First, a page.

“I chose it [Bethel] to meet a lot of people,” he said.

Alexa Nelson met Evilsizer at the beginning of the year. Whenever she walked by him, she saw him in the hallways socializing with whoever he came in contact with. She got to experience that first-hand when she took a mentorship position, eventually ending up as his student mentor for a life science course in the second half of fall term.

From that opportunity, Nelson now sees Evilsizer as someone who can change an environment with his positivity.

“He loves to talk to everyone,” she said. “He’s always very encouraging. It brings a lot of joy to the whole school.”

Evilsizer resides in Nelson Hall, where he hangs with friends — “a lot of friends” as he would put it, as well watching a daily 10 a.m. viewing of “The Price is Right” — he’s really looking forward to seeing Plinko.

He also chose Bethel for sports.

Evilsizer and Royals offensive lineman Tom Delich do a side-bump after a big play in Bethel’s game against St. Thomas November 10. The Royals won the game 21-15. Photo by Carlo Holmberg

One day, Evilsizer wanted to become more involved with the football team, so, not knowing where to go, he walked down the hallway where the coaches’ offices are in the second floor of the Robertson Center, hoping to find a coach.

That coach happened to be defensive line coach A.J. Parnell. One invitation to come in his office and chat turned into a relationship where Evilsizer now can walk right in without notice and feel at home.

His presence in meetings and practices allowed Evilsizer to experience his favorite sports moment, which doesn’t require a long trip down memory lane. November 10, 2018. Bethel hosted St. Thomas, in a game that essentially was a playoff game.

Evilsizer got the opportunity for that one game to be on the sidelines with the football team, cheering them on and providing support.

“He became part of the D-line group,” Parnell said. “Justin really cared about those guys. He had a great presence in our room.”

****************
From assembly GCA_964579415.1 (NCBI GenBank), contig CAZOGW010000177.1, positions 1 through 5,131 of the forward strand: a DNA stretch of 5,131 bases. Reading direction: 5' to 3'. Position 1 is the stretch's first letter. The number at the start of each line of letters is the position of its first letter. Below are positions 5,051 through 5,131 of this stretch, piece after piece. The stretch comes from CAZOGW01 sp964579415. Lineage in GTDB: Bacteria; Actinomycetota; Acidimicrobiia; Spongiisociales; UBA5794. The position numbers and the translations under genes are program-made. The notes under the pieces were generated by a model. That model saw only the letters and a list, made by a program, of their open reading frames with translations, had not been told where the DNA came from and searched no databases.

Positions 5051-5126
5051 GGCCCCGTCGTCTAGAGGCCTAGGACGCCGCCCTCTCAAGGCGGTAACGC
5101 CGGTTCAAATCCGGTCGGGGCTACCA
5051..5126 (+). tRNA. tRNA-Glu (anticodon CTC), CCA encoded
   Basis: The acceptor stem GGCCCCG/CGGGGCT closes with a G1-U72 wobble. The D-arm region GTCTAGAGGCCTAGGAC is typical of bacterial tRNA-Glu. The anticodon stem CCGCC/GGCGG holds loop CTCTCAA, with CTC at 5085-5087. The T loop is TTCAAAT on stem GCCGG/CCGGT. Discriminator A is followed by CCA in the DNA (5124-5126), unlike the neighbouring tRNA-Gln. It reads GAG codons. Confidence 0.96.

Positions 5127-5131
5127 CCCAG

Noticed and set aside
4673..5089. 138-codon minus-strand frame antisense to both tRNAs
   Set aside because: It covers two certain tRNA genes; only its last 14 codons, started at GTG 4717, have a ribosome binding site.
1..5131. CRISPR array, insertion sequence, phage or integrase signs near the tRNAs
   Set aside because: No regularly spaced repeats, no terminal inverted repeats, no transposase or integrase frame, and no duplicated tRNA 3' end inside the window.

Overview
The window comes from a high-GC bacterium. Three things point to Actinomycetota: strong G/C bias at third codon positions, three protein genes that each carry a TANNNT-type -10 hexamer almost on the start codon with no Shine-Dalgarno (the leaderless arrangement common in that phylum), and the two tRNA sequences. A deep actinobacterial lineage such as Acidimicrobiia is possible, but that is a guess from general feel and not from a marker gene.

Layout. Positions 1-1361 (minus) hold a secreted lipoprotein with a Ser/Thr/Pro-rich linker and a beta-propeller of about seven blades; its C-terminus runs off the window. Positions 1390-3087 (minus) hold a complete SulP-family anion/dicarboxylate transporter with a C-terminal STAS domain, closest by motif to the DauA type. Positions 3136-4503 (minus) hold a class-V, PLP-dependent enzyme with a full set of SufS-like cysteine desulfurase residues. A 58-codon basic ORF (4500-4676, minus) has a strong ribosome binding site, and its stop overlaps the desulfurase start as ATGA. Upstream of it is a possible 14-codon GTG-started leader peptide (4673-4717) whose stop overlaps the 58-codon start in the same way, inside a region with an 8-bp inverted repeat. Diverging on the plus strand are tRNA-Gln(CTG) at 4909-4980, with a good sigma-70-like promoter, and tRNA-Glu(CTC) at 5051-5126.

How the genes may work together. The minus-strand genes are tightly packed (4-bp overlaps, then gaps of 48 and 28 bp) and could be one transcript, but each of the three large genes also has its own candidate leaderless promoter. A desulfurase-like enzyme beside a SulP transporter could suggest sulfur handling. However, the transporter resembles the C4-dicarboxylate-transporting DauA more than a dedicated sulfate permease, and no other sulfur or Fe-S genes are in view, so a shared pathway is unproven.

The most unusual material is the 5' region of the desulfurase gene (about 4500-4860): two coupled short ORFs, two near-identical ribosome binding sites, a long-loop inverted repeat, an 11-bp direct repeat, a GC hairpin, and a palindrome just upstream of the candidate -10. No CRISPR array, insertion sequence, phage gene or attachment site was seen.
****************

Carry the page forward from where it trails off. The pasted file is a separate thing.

Parnell said he doesn’t know how Evilsizer got into the defensive line’s room, since Evilsizer’s high school friend, Jake Marsh, is a the backup quarterback.

Marsh remembers meeting Evilsizer for the first time the August before junior year at a football camp.

Like Nelson, Marsh had only heard of Evilsizer before encountering him, but from that point, a special relationship started between the two. It showed when, at the end of the last game of Marsh’s senior year of football, Wayzata lost on a 42-yard game-winning field goal that left Marsh close to tears. After the kick went through, Evilsizer approached Marsh, who is also a pitcher, gave him one of his patented side-hugs, and said, “Well, now it’s time for baseball.”

And now, both together again at Bethel, Marsh sees the same qualities in Evilsizer today that he did back at the football camp.

“You can always count on him being a light in the room,” Marsh said. “He takes joy in everything.”

The horn sounds.

Bethel and St. Thomas run off the benches and down to their locker rooms. Even though there’s not a single player left in the gym, it’s go-time.

He lines up at the baseline, as if to run a set of killers. He waits there, holding his sweeper like it was his championship trophy. The magic words are said by co-worker Tavian Swanson : “let’s go.”